The Richmond Chamber of Commerce, erstwhile defenders of land speculators and global oil corporations, just can’t let go of politics. They should rename themselves “Richmond Chamber of Horrors.”
There was a time when local chambers of commerce were interested in the greater community good, particularly focusing on the needs of the whole community and small businesses that don’t have the in-house marketing, management and political savvy of larger corporations. Following is a definition of chamber of commerce I found on Answers.com:
Any of various voluntary organizations of business firms, public officials, professional people, and public-spirited citizens whose primary interest is in publicizing, promoting, and developing commercial and industrial opportunities in their local area, and usually also community schools, streets, housing, and public works.
At the local level, chambers of commerce strive to develop and publicize business opportunities in their communities, as well as work for the betterment of local schools and other community institutions. Local chambers of commerce offer a range of programs and services to their members, including information and advice on timely business matters, opportunities for networking, and a variety of publications. Local chambers of commerce also provide their members with numerous forums—task forces, committees, special events, and so on—in which to express their specific views and concerns, whether pertaining to the challenges facing small businesses or to the issues surrounding international commerce. Depending on their geographic settings, local chambers of commerce can be small or large in terms of their membership and scope of activities.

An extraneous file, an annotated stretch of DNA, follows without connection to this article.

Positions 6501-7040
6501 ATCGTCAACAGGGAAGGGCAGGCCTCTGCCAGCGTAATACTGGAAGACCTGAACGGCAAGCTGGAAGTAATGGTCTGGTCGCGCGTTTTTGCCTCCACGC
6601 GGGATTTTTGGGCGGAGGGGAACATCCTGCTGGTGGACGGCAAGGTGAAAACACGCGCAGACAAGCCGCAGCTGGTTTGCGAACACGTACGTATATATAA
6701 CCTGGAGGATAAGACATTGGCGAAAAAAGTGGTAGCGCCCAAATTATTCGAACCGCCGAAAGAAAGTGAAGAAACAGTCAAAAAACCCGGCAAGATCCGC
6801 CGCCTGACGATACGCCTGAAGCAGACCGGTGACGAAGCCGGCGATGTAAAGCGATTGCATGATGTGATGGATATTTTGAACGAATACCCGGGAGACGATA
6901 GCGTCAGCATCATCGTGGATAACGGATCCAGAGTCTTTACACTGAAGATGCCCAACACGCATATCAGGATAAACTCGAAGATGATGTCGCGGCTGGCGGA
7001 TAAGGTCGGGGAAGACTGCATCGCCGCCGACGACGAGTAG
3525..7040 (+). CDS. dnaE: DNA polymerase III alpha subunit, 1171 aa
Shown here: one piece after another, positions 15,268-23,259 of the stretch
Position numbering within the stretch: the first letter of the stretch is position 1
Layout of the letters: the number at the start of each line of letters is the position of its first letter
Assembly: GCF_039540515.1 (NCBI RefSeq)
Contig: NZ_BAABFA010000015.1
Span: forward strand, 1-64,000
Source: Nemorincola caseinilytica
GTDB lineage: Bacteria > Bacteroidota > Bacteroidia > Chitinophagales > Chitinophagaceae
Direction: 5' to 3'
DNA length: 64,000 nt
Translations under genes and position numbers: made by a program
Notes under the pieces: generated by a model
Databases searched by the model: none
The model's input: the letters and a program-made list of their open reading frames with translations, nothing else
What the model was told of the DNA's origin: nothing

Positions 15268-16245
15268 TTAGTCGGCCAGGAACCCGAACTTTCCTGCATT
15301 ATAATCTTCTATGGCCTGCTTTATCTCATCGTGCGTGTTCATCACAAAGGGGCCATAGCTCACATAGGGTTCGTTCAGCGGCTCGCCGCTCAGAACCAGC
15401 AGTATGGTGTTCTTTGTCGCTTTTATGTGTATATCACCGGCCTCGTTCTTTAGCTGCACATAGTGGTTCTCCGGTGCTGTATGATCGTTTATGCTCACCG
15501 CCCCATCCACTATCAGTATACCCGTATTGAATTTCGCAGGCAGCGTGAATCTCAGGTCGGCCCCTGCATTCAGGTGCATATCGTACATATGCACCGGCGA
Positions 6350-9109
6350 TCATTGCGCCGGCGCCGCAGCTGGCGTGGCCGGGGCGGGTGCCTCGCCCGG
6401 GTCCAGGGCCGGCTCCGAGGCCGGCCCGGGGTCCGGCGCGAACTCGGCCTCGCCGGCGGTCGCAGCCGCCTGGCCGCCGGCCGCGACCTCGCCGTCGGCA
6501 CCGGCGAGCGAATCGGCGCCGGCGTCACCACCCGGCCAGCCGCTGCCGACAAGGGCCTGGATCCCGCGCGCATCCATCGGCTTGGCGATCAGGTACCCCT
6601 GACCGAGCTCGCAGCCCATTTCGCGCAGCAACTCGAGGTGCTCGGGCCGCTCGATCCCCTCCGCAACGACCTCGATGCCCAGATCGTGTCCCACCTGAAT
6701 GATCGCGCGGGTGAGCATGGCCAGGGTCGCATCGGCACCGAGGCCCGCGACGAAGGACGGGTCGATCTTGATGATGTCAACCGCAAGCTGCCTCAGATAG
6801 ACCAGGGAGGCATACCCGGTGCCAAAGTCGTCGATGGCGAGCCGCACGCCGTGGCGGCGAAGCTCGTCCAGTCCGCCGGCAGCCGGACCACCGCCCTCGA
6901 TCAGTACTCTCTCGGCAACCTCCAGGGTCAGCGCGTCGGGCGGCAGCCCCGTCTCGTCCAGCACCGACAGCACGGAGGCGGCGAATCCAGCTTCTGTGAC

There is nothing in this definition about local chambers of commerce becoming political powers unto themselves and campaigning for specific candidates and against others. With more challengers than winners in every election, the Richmond Chamber manages to alienate in every election more than half the community leaders who have the motivation to offer themselves for public service.
The Richmond Chamber of Commerce apparently strives to style itself after the U.S. Chamber of Commerce, which with the American Petroleum Institute, is being paid by Big Oil as its mouthpiece trying to discredit climate change. Many large companies, including Nike and Apple, have resigned in protest. Apple wrote:
We would prefer that the Chamber take a more progressive stance on this critical issue and play a constructive role in addressing the climate crisis. However, because the Chamber's position differs so sharply with Apple's, we have decided to resign our membership effectively immediately.